Self-Study on Campus Climate Identifies Strengths, Challenges
Members of the College community learned the results of the College's Self-Study on Learning, Working, and Living during two open meetings held last week in the Lang Performing Arts Center.
“This snapshot will help inform our understanding of where we’re succeeding and where we need to improve and introduce change into our culture,” said President Valerie Smith as she introduced the presentation. “We shouldn’t be afraid either to take pride in what we’re doing well, or to admit where we’re falling short.”
The results are based on the responses from a representative sample of students, faculty, and staff (980 in total) who completed a survey last spring. The overall response rate of 38 percent represents 34 percent of students, 47 percent of faculty, and 43 percent of staff.
Presented by Sue Rankin of Rankin & Associates, the results indicate that 64 percent of students, faculty, and staff are “comfortable” or “very comfortable” with the overall climate on campus. Climate in this context is defined as “current attitudes, behaviors, and standards of faculty, staff, administration, and students concerning the level of respect for individual needs, abilities, and potential.”
Of those who took the survey, nearly two-thirds of faculty and staff are comfortable or very comfortable with the climate of their department. Eighty percent of students and 90 percent of faculty members indicated they are comfortable or very comfortable with their classes. The College also received high marks on work-life issues and academic experiences and more than 80 percent of students express contentment with the extent of their intellectual development.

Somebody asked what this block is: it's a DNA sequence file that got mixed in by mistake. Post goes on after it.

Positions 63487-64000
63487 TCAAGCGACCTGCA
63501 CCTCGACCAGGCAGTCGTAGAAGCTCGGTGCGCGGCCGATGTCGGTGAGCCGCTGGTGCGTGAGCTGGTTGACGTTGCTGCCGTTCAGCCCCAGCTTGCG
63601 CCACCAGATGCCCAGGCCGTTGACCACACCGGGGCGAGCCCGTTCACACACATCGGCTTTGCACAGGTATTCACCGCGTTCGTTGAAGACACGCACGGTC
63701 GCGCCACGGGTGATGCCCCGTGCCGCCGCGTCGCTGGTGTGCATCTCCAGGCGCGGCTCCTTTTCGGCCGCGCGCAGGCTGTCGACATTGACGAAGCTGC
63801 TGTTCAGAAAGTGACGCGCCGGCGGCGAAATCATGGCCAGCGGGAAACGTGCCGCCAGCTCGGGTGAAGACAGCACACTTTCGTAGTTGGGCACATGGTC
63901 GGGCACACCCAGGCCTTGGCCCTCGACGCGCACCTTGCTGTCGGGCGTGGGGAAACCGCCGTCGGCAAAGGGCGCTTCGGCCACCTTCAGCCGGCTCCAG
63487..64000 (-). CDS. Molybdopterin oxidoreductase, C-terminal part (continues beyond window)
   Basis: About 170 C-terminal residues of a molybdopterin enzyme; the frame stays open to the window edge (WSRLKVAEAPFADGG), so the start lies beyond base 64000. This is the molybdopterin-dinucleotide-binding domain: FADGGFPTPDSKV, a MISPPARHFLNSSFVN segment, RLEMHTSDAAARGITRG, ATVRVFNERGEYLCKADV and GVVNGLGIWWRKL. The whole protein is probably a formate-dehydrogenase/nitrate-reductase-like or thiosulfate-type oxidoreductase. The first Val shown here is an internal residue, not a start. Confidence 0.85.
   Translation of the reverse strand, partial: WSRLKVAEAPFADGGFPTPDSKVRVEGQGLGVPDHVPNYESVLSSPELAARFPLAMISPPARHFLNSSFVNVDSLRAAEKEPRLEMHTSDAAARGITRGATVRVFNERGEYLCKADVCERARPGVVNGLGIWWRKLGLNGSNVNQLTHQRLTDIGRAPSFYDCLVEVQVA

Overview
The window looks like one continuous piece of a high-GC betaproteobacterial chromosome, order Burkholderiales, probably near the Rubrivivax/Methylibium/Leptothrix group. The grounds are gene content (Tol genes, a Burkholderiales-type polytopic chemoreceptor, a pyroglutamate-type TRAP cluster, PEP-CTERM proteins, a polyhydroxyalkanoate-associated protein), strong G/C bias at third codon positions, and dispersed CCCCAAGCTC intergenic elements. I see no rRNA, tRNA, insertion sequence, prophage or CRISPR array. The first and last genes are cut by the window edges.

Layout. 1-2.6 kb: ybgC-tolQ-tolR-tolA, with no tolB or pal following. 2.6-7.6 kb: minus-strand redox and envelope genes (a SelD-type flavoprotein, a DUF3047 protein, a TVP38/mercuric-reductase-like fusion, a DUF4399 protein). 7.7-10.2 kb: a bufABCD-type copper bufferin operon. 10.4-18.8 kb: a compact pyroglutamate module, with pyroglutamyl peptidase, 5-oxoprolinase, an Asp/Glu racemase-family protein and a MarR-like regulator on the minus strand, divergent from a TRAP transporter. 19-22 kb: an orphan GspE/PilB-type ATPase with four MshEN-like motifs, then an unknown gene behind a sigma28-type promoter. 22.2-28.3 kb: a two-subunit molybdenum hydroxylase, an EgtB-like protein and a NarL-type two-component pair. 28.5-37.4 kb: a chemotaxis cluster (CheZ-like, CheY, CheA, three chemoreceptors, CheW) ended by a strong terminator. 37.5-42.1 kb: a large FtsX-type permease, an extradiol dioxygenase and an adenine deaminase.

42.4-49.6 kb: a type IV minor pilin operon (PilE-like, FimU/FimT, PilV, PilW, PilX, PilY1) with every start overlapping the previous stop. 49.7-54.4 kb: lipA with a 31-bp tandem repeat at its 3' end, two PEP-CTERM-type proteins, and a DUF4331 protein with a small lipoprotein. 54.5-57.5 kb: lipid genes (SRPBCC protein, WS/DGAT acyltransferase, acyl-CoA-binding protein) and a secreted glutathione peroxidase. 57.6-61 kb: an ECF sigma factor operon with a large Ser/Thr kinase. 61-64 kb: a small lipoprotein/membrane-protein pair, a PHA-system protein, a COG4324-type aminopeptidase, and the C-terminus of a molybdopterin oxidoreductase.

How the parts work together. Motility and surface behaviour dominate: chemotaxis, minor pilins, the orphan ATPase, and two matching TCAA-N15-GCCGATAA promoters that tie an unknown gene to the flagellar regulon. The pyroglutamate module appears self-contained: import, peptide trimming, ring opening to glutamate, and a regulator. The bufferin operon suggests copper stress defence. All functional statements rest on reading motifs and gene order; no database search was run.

However, the study also revealed that nearly 25 percent of respondents have been affected by exclusionary, offensive and/or hostile conduct on campus, which many ascribed to their gender or position status. Additionally, some persons of color and LGBTQ participants indicate they are less comfortable with the campus, workplace, and/or classroom climate than the majority.
“It’s incumbent upon all of us to work together to address some of these problems,” says Diane Anderson, chair of the study’s organizing committee and associate dean of academic affairs and associate professor of educational studies. “We are very good at being critical here but, in my experience, we don’t always solve the problems we’re critical of.”
A working group of students, faculty, and staff was formed in 2014 to better understand campus climate issues. Seeking comprehensive data, it enlisted Rankin & Associates to conduct the campus-wide study, “Learning, Working, and Living: A Self-Study of Swarthmore College.” Rankin held 18 focus groups with 161 participants from all areas of the College community, and then used that data to inform the questions for the campus-wide survey.
The committee wants the College community to review and reflect on the report for the next several weeks. In the spring, it will present a series of community forums in which students, staff, and faculty can discuss findings and strategies to improve the campus climate. Based on these discussions, the College will identify three to four action steps.
It won’t be easy, notes Rankin, but Swarthmore is positioned to become a leader on campus climate issues.
“You’re small enough to make changes, you have a president who actively believes in the process, and you already have a social justice mission here,” she says. “Three things a lot of schools don’t have.”
The most important factor, though, will be the engagement of the community.
“It’s necessary to continue to listen to all community voices in multiple mediums as we boldly move forward and take tangible action toward improving Swarthmore for everyone,” says committee member Meghan Kelly ’18, of Wolcott, Conn. “I know the conversations and actions ahead of us will be challenging, but to me that makes the work even more exciting.”
Last week’s presentation, an executive summary of the report, and the full report can be found here.